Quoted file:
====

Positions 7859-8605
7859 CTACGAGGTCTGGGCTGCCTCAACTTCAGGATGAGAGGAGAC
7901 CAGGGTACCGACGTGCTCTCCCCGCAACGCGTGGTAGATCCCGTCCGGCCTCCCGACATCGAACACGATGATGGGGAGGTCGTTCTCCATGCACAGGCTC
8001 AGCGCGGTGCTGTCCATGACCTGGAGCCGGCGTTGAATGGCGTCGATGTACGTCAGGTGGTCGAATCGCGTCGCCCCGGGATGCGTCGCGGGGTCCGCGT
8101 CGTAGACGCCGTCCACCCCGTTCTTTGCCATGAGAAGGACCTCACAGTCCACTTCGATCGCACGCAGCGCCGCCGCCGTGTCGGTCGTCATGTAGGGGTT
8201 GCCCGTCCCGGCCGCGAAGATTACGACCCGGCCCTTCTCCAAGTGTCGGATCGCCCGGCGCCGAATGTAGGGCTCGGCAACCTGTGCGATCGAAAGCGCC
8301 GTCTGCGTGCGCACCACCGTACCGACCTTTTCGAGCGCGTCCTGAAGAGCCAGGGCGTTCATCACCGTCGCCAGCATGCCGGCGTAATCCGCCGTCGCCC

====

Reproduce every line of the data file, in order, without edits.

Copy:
Positions 7859-8605
7859 CTACGAGGTCTGGGCTGCCTCAACTTCAGGATGAGAGGAGAC
7901 CAGGGTACCGACGTGCTCTCCCCGCAACGCGTGGTAGATCCCGTCCGGCCTCCCGACATCGAACACGATGATGGGGAGGTCGTTCTCCATGCACAGGCTC
8001 AGCGCGGTGCTGTCCATGACCTGGAGCCGGCGTTGAATGGCGTCGATGTACGTCAGGTGGTCGAATCGCGTCGCCCCGGGATGCGTCGCGGGGTCCGCGT
8101 CGTAGACGCCGTCCACCCCGTTCTTTGCCATGAGAAGGACCTCACAGTCCACTTCGATCGCACGCAGCGCCGCCGCCGTGTCGGTCGTCATGTAGGGGTT
8201 GCCCGTCCCGGCCGCGAAGATTACGACCCGGCCCTTCTCCAAGTGTCGGATCGCCCGGCGCCGAATGTAGGGCTCGGCAACCTGTGCGATCGAAAGCGCC
8301 GTCTGCGTGCGCACCACCGTACCGACCTTTTCGAGCGCGTCCTGAAGAGCCAGGGCGTTCATCACCGTCGCCAGCATGCCGGCGTAATCCGCCGTCGCCC